Drosophila Avoids Parasitoids by Sensing Their Semiochemicals via a Dedicated Olfactory Circuit.

Research output: Contribution to journalArticle

Abstract

Detecting danger is one of the foremost tasks for a neural system. Larval parasitoids constitute clear danger to Drosophila, as up to 80% of fly larvae become parasitized in nature. We show that Drosophila melanogaster larvae and adults avoid sites smelling of the main parasitoid enemies, Leptopilina wasps. This avoidance is mediated via a highly specific olfactory sensory neuron (OSN) type. While the larval OSN expresses the olfactory receptor Or49a and is tuned to the Leptopilina odor iridomyrmecin, the adult expresses both Or49a and Or85f and in addition detects the wasp odors actinidine and nepetalactol. The information is transferred via projection neurons to a specific part of the lateral horn known to be involved in mediating avoidance. Drosophila has thus developed a dedicated circuit to detect a life-threatening enemy based on the smell of its semiochemicals. Such an enemy-detecting olfactory circuit has earlier only been characterized in mice and nematodes.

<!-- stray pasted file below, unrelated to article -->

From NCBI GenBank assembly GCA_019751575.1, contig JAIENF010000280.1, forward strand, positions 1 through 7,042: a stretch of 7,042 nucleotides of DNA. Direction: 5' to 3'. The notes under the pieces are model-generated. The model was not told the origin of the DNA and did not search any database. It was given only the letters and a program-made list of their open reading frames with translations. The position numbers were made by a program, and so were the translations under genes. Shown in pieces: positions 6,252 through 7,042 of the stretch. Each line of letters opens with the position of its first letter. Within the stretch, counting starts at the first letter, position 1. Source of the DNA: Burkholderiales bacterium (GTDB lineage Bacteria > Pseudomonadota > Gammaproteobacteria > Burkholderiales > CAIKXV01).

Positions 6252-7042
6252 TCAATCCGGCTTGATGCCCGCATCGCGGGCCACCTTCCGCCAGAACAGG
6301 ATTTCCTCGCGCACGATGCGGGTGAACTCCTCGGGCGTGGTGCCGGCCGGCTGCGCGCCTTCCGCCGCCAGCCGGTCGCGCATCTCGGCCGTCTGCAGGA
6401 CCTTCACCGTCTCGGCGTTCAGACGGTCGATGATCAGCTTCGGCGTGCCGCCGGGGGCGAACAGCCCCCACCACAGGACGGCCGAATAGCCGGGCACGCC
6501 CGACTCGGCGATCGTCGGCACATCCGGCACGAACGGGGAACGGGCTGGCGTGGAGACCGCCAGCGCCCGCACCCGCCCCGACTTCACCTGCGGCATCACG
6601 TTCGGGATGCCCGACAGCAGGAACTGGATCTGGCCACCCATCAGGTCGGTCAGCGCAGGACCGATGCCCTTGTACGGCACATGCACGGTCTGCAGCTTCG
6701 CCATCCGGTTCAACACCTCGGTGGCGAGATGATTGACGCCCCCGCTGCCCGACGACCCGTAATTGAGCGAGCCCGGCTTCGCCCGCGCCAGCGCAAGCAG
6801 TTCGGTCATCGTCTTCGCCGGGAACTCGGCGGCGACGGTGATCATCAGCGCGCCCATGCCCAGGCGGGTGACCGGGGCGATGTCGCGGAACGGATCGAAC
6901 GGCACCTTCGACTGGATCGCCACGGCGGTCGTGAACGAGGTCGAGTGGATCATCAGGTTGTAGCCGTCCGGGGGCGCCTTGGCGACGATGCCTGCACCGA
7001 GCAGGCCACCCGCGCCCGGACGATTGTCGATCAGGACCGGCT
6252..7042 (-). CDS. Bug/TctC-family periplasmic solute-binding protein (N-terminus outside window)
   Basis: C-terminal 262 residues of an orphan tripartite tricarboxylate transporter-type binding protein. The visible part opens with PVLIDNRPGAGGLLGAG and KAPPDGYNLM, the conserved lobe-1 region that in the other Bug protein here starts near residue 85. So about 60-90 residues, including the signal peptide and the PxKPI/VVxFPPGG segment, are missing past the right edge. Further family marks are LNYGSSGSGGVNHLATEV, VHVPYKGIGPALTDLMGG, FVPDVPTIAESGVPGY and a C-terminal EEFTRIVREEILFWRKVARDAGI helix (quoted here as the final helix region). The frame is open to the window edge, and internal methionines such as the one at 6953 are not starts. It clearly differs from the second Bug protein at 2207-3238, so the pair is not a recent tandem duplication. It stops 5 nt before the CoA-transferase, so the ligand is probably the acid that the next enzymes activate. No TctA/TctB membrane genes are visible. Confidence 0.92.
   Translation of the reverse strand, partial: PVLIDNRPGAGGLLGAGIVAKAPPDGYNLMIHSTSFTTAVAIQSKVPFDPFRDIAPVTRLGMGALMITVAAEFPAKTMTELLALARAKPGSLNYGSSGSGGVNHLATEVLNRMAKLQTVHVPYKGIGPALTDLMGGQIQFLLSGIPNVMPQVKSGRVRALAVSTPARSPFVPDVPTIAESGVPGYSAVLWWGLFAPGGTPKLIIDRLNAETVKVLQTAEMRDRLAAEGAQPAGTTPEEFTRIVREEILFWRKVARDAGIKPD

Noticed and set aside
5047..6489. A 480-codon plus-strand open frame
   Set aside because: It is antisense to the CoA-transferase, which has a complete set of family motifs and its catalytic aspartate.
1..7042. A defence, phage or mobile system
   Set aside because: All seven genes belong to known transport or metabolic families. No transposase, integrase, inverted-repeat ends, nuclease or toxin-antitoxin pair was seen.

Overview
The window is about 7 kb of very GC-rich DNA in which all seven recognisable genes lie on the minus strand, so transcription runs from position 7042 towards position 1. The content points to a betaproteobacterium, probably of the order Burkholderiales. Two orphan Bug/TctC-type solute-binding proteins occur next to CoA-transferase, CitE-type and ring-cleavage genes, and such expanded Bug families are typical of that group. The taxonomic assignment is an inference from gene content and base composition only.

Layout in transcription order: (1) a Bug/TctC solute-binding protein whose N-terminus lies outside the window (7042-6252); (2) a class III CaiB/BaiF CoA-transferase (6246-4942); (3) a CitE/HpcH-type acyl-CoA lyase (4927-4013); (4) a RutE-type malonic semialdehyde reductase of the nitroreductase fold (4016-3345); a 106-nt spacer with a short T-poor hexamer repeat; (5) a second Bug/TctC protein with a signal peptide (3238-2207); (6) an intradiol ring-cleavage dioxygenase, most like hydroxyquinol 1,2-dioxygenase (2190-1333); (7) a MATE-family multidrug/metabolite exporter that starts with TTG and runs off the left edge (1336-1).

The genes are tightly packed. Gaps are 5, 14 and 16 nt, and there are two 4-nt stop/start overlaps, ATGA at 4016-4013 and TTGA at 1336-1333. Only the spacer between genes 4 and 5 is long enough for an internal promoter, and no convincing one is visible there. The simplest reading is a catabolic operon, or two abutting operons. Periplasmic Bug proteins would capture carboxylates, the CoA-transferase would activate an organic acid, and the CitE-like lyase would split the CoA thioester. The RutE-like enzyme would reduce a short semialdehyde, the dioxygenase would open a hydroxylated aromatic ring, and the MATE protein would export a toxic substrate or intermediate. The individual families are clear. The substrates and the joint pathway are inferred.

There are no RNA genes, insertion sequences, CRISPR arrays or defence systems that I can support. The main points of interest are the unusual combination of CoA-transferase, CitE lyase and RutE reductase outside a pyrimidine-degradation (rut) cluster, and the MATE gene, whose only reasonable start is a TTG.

Details

Authors
  • Shimaa A M Ebrahim
  • Hany K M Dweck
  • Johannes Stökl
  • John E Hofferberth
  • Federica Trona
  • Kerstin Weniger
  • Jürgen Rybak
  • Yoichi Seki
  • Marcus Stensmyr
  • Silke Sachse
  • Bill S Hansson
  • Markus Knaden
Organisations
Research areas and keywords

Subject classification (UKÄ) – MANDATORY

  • Zoology
Original languageEnglish
Article numbere1002318
JournalPLoS Biology
Volume13
Issue number12
StatePublished - 2015
Publication categoryResearch
Peer-reviewedYes